This was my first experience with a novel in verse type book. It was a quick read because of that, but it was also hard-hitting. There were topics that I can't even face about myself that I was forced to for this book and it was beautiful. Full review to come EDIT: SPOILER FREE REVIEW Nic Chen doesn't want to be known as the girl that cheated on her boyfriend. In a school full of Ivy League-obsessed classmates, Nic wants to redefine her reputation. To do so, she starts writing their college admis This was my first experience with a novel in verse type book. It was a quick read because of that, but it was also hard-hitting. There were topics that I can't even face about myself that I was forced to for this book and it was beautiful. Full review to come EDIT: SPOILER FREE REVIEW Nic Chen doesn't want to be known as the girl that cheated on her boyfriend. In a school full of Ivy League-obsessed classmates, Nic wants to redefine her reputation. To do so, she starts writing their college admissions essays. The more essays she writes, the less Nic realizes she knows about herself, the less she knows about what she's thought of others. As Nic becomes less and less sure of herself, she begins to wonder if her moral compass points north, or if it ever did. This book was given to me by Edelweiss+ and the publisher, Simon Pulse, for an honest review. Thank you so much for the opportunity! This was a heartbreakingly honest book that leaves you reeling after it's finished. I have never read a book like this before, format-wise and one that left me completely breathless by the end. The turns were so unexpected they tipped me right over, the ending the biggest of them all. I don't know where to start with this one. I have never been left so...speechless. Even after THEY BOTH DIE AT THE END by Adam Silvera was I able to articulate how it affected me, but I'm kind of in shock right now. The way the book was formatted was different from anything I've ever read before, I believe it's called a 'Novel in Verse'. Essentially it was a bunch of poem like chapters that made up the book. It was very intimate reading because it wasn't filled with a lot of the fluffy words that authors use to make their book pretty or add to the word count. It was raw and as close to talking with a human as you can get. To put it simply, it blew me away. Nic Chen is our main character throughout this book and she was so real. I wanted to talk to her, to make sure she was going to be okay, to see if she needed anything. She was disturbed and broken after cheating on her boyfriend and was willing to do near anything to go back to what they had before. A strong, resilient woman that shattered after everything. Not only that, but as the name might suggest, she was of Asian descent, and while it did say in the book I cannot remember what it was exactly, I'm so sorry for that. However, there was one character, one of her former best friends, that loved to make jokes about her ethnicity, calling her all sorts of different racial slurs and names, essentially trying to portray her as a stereotype. She handled it very well, and so did the author. On the Edelweiss page where I reviewed the book, it has a little section that the author wanted to be included and it's basically a 'you're wonderful and don't let others tell you otherwise' type thing and I just fell in love with Rosario right there. The other characters around her were also handled with the love and care that they needed to become real people. None of them felt like they were there to add unnecessary tension, or to create some drama the book didn't need. Everything that was needed for Nic Chen's story to be told was included. Rosario created an atmosphere so like school I couldn't believe it. Of course, there were the stereotypical people, but they're stereotypes for a reason, even my actual high school had people like them. Nothing was fake, it was as real and raw as you could get. The heartbreak, the despair, everything you could think of was there and you felt all of it right alongside Nic. I don't want to call it 'romance' exactly, but the relationships in this book were handled so delicately and perfectly. They were real and haunting. Nic makes mistakes in them, I mean the premise is her trying to convince herself and others she isn't just a ruthless cheater, but she can still mess up. And it's okay to, as long as you grow from it. This book was all about growth and learning, and by the end, Nic hadn't done all the growing she needed to make things right again, but she had started. She had learned she wasn't perfect and it was okay. She was trying and that's all that mattered. Nic was broken but she had started to pick up pieces. The chapters that included the essays were stunning. Nic truly started to understand herself and others, managing to somehow get into their heads. By the end, you couldn't tell if she was writing about them or her, and I believe it was a little bit of both. She was able to put them in the essay with her truths she was too scared to face otherwise. A character that truly deserved more than what she got.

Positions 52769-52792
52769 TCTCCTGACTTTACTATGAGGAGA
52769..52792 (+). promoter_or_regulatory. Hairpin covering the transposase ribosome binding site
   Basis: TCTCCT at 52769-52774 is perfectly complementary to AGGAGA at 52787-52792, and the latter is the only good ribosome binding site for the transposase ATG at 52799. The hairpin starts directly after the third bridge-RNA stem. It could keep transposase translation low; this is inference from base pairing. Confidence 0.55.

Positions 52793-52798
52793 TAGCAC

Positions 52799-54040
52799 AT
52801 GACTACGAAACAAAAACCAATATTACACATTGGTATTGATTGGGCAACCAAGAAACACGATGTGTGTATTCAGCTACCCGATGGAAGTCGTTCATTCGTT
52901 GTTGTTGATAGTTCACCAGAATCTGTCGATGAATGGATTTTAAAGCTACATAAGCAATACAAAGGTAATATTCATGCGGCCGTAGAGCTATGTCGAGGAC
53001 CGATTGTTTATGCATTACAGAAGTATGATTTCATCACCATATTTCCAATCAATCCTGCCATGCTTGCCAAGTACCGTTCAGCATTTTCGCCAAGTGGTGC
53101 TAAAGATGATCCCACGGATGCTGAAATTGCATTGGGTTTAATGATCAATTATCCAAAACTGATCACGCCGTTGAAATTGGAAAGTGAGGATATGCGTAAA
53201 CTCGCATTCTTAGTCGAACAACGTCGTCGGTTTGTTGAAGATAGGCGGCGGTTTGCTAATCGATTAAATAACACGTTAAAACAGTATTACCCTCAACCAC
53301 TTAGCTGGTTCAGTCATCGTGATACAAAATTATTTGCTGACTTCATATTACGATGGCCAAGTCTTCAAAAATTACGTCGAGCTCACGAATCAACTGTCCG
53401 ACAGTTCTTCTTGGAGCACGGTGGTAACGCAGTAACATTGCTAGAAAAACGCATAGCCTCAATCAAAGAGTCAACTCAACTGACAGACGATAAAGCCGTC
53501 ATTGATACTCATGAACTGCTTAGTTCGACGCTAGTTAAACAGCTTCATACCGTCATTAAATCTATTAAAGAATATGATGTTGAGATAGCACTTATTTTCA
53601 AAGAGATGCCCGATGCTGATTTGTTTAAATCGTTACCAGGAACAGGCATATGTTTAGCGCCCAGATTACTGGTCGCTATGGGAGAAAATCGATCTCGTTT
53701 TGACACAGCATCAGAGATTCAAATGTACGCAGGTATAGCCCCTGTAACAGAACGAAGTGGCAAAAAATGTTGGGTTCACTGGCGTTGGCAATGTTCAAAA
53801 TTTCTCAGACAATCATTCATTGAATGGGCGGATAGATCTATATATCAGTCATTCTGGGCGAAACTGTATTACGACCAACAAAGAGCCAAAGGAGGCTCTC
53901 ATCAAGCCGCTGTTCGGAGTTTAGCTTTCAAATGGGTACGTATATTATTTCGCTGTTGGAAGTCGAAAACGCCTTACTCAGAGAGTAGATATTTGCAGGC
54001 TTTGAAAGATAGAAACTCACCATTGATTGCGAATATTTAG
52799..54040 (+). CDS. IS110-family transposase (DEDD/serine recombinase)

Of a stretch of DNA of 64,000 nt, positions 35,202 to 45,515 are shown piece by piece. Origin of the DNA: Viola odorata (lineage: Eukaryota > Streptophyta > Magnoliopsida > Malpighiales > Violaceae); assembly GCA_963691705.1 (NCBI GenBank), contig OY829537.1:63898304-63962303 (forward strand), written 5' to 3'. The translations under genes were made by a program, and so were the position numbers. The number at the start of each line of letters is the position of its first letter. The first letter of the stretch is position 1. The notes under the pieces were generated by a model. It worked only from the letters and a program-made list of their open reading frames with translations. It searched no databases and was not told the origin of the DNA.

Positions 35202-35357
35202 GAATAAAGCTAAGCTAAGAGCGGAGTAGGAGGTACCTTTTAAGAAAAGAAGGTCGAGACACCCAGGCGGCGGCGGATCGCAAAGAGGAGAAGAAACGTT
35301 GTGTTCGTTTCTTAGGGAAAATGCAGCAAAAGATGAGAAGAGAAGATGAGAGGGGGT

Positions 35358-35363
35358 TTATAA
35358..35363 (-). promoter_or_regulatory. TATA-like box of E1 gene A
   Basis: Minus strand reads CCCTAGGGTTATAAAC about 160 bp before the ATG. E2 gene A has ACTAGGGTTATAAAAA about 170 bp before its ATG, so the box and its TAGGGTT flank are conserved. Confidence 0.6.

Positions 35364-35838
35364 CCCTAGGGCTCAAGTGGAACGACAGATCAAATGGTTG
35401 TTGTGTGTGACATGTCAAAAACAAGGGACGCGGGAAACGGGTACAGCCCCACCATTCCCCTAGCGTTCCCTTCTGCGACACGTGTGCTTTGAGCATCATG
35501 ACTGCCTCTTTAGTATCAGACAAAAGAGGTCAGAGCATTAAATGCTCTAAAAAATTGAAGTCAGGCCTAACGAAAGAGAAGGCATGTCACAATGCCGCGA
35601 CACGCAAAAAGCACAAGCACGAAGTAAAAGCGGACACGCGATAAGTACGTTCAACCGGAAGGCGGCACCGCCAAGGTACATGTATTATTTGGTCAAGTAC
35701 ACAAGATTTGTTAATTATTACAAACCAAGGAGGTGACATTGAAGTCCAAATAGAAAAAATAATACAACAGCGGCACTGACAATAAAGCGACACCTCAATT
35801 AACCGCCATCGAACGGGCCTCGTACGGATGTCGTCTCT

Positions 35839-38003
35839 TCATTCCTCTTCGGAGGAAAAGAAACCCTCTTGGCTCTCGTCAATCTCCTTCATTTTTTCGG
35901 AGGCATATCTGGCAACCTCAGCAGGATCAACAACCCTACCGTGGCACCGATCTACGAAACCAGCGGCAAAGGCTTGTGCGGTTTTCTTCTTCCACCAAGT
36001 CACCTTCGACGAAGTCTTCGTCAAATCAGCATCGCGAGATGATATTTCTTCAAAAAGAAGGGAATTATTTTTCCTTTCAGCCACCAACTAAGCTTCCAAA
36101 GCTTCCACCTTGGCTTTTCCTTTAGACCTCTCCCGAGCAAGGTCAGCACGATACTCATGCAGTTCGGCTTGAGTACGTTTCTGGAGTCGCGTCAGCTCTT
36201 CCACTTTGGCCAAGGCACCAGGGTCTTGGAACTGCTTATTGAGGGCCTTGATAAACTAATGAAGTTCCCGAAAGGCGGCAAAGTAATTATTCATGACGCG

16. 4 out of 5